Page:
| Peter Cook
Another concept that the Franciscan priest, Father Richard Rohr, likes to explore, is the concept of restorative justice. This is the focus of our blog today.
(Richard Rohr, of course, wrote the book ‘Breathing Under Water: Spirituality and the Twelve Steps,’ about spirituality and the AA’s 12 step program.)
We don’t know God
Richard Rohr wrote that people often have toxic image of God. He says that this is the reason why they have an ingrained inability to experience God’s grace.
There are two obstacles that most people need to overcome.
Poor theology: People does not believe that a God can love us. They see Him as a tyrant, an unforgiving master who can’t wait to let us burn in hell for our sins.
Poor worldview: Our worldview is not one of trust and abundance, but rather one of scarcity and fear. People find it difficult to grasp the idea of mercy.
A secular view of justice
When we say, ‘We want justice!’ we normally mean that we want vengeance. We want people punished for the bad things they do. This is the idea of retributive justice. It is like ‘This much bad deserves this much punishment’, Richard Rohr wrote.
The biblical notion of justice, however, is different. God’s justice is not retributive, but restorative.
The biblical prophets in effect all said to the people of Israel: You sinned against God and here is what He is going to do: He is going to love you more!
He will love you until you are whole. He will love you until you can’t resist Him anymore.
God punishes us by loving us more
You can read about this for yourself in Hosea 6:1-6, Isaiah 29:13-24 and many of the Psalms.
God’s justice is centered around validating who we are. God wants us to ‘win’, just like a parent would. The ‘spankings’ of life are just to keep us conscious of Him and to keep us growing. It is love that transforms the human heart.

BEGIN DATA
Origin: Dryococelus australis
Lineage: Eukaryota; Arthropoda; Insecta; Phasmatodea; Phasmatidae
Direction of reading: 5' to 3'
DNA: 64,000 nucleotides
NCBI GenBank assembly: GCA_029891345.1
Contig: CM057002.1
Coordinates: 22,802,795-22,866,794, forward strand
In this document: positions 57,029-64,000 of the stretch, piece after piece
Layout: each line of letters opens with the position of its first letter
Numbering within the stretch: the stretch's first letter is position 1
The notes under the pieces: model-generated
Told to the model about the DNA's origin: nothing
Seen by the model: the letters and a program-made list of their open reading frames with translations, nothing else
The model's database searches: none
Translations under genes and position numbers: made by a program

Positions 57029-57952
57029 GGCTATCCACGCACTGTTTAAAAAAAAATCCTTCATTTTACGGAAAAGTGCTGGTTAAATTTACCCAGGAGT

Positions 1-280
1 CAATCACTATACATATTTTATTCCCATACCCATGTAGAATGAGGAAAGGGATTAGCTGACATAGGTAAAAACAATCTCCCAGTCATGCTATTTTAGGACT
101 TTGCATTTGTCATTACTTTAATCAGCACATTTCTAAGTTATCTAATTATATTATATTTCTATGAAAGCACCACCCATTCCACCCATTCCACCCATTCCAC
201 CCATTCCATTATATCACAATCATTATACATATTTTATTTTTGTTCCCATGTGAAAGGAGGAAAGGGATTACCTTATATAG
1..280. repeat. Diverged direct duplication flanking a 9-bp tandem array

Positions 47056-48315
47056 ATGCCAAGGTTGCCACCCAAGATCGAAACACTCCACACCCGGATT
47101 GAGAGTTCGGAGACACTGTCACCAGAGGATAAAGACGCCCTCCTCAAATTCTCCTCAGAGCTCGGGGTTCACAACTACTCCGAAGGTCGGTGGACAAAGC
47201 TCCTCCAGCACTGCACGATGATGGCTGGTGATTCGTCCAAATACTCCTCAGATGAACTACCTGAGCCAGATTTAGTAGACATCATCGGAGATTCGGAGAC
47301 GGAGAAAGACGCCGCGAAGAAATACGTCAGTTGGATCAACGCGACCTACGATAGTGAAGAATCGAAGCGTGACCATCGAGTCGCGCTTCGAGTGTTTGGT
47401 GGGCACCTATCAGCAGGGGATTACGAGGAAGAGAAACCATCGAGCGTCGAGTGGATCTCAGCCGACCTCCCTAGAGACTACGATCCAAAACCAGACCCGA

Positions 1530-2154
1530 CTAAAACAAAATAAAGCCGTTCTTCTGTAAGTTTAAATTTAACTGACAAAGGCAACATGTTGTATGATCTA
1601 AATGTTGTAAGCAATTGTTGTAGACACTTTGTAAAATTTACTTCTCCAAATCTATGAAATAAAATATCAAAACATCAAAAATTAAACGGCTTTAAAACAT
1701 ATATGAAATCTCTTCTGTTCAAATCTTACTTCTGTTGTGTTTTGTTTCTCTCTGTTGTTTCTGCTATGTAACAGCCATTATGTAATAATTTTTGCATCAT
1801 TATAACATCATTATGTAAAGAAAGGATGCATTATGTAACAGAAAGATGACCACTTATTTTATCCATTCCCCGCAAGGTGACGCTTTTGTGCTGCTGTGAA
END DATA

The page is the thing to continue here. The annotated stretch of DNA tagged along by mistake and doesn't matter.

Isaiah says of God that His thoughts are not as ours. Yet, we think that He thinks like us! We think He wants to use fear, intimidation and punishment to lead us to love.
He does not. God does the opposite. Herein lies the economy of grace: God wants to restore relationships, not blame and punish.
What we need
What humans need, is to tell each other the truth about what happened in our lives. Each of us must become accountable for what happened in our lives. Only then can we move forward in dignity.
Hurts must be spoken out loud. It must be heard by our loved ones. It won’t go away on its own.
This is restorative justice.
In our next blog, we want to explore this concept a bit more in connection with addiction. If you read the above paragraph again, you can clearly see why: healing for all the concerned parties in an addiction spiral can only happen if everything is out on the table and can be dealt with.
God wants to restore our relationships, not punish us for our sins.
Please contact us at Largest Heart if you wish to support us in our work or if you need a listening ear. We would love to help.